Brooklyn Kings: Affiliated with Super League’s Castleford Tigers, the Kings finished last season at 4-0-4 and will likely remain middle of the road this season.

Rhode Island Rebellion: The Rebellion will try to rebound from a one-win season but at best they’ll finish mid-pack.

White Plains Wombats: The newest club in the league went 4-0-4 last season and looks to become the new powerhouse on the block.

 

South Division:

Jacksonville Axemen: One of the USARL model franchises and more successful clubs with one Grand Final in four appearances. A favorite to win it again.

Atlanta Rhinos: Developing into one of the more formidable clubs in the USARL, Atlanta is sponsored by the Super League Leeds Rhinos with a common goal to professionalize the club. Dark horse to upset Jacksonville.

Central Florida Warriors: After three years in the league, the Warriors have never climbed above .500 and went winless in 2016. They’re looking to rebound after a rough season.

Tampa Mayhem: After an impressive campaign in 2016, the Mayhem looks to improve even more in their 4th season.

 

I recently spoke with USARL Chairman, Peter Illfield, about the upcoming 2017 season.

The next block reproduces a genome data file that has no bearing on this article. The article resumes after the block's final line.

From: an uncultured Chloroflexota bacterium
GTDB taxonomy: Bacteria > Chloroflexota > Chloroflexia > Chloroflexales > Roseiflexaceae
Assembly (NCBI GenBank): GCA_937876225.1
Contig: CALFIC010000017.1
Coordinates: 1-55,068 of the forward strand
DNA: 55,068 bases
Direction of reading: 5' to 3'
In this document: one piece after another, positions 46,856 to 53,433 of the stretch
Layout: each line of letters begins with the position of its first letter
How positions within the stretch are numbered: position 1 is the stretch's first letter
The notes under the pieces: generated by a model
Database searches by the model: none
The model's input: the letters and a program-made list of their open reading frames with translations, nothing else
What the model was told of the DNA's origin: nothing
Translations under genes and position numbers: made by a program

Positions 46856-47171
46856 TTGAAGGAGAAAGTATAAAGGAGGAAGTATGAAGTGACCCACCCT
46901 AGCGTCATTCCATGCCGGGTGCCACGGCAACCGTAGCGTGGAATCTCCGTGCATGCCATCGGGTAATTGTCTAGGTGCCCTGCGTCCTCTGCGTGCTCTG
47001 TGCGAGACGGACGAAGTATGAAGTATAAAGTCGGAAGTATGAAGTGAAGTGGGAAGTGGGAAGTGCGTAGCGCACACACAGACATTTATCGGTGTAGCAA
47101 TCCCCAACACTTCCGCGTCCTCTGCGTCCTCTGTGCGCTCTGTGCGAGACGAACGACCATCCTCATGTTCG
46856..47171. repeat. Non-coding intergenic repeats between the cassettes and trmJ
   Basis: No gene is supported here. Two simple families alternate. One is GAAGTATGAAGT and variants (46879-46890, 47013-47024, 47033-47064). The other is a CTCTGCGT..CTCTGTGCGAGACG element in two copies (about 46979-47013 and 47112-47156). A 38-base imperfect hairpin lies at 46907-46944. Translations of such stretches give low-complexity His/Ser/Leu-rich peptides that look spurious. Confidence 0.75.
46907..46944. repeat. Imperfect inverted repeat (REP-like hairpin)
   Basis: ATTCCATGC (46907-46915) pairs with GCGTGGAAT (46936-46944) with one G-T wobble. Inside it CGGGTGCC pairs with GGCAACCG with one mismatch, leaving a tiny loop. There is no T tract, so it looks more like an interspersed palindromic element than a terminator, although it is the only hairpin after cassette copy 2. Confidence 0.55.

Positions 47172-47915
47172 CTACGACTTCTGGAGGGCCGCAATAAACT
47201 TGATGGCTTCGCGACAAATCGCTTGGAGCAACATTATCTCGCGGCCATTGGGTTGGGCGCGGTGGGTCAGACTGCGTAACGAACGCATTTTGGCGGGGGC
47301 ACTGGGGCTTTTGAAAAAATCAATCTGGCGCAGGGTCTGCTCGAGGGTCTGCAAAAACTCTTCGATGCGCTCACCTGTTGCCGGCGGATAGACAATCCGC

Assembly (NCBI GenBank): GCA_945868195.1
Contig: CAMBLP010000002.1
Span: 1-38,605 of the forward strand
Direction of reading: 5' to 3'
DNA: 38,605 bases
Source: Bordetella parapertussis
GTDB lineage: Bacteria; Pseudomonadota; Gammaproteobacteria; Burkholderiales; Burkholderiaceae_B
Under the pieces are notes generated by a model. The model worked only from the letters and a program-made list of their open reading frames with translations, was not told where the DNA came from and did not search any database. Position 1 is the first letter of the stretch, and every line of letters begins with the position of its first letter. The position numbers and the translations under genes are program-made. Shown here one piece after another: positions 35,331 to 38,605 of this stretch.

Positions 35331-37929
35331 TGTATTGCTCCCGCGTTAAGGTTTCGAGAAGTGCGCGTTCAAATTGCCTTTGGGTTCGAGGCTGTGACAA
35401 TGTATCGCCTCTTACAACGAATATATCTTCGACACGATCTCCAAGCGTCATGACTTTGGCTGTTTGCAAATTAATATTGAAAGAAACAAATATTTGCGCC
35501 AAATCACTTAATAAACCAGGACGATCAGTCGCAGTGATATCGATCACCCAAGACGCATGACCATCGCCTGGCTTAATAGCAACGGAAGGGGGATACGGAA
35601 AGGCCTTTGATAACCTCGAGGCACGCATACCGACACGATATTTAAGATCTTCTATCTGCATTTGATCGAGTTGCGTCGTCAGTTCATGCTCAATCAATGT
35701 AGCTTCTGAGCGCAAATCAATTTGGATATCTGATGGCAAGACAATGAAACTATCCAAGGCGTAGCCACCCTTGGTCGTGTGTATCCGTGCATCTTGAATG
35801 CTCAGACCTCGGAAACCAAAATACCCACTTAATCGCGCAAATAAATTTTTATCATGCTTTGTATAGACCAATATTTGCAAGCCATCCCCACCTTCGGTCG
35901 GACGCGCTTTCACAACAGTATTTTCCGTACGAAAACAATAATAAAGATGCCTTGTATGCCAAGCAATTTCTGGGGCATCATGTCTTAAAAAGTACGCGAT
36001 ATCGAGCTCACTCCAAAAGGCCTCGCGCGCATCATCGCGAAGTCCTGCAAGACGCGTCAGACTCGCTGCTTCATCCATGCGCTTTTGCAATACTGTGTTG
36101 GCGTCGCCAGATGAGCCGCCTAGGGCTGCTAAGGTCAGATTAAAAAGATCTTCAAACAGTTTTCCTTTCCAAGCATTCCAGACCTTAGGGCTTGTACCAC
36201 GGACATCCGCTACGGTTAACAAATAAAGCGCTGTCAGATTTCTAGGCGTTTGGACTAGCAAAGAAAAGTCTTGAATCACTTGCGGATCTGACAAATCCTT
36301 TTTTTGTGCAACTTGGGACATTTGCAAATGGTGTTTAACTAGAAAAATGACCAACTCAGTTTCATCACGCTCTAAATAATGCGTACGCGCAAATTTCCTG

I ask him about the nature of the USARL, “The USARL is a not for profit organization run by volunteers, as is its member clubs.”

With financial issues plaguing two clubs this season it’s hard to imagine expansion is on the agenda but in fact, it is. The USARL have developmental regions where they’re looking to grow the game. Illfield stated the hope is that future clubs have “operational and financial sustainability with appropriate governance.”

Two such developing regions are the upstart Midwest Rugby League led by the Chicago Stockyarders and the new four-team Texas Rugby League Association (TRLA). The TRLA’s Houston Seahawks, San Antonio Coyotes, Austin Cowboys, and Dallas Dragons will compete in a 9s season followed by a 13s season with the ultimate goal being inclusion, one day, in the USARL.

“We desperately require sponsorship and grants,” Illfield said. “To finance development, education, and training and our assault on RLWC 2017.”

The US national team run by USARL is known as the Hawks, coached by Super League power Leeds Rhinos head coach Brian McDermott, and will compete against 13 other nations in the RLWC. The goal, I’d imagine, is the quarterfinals, the dream is to shock the League world.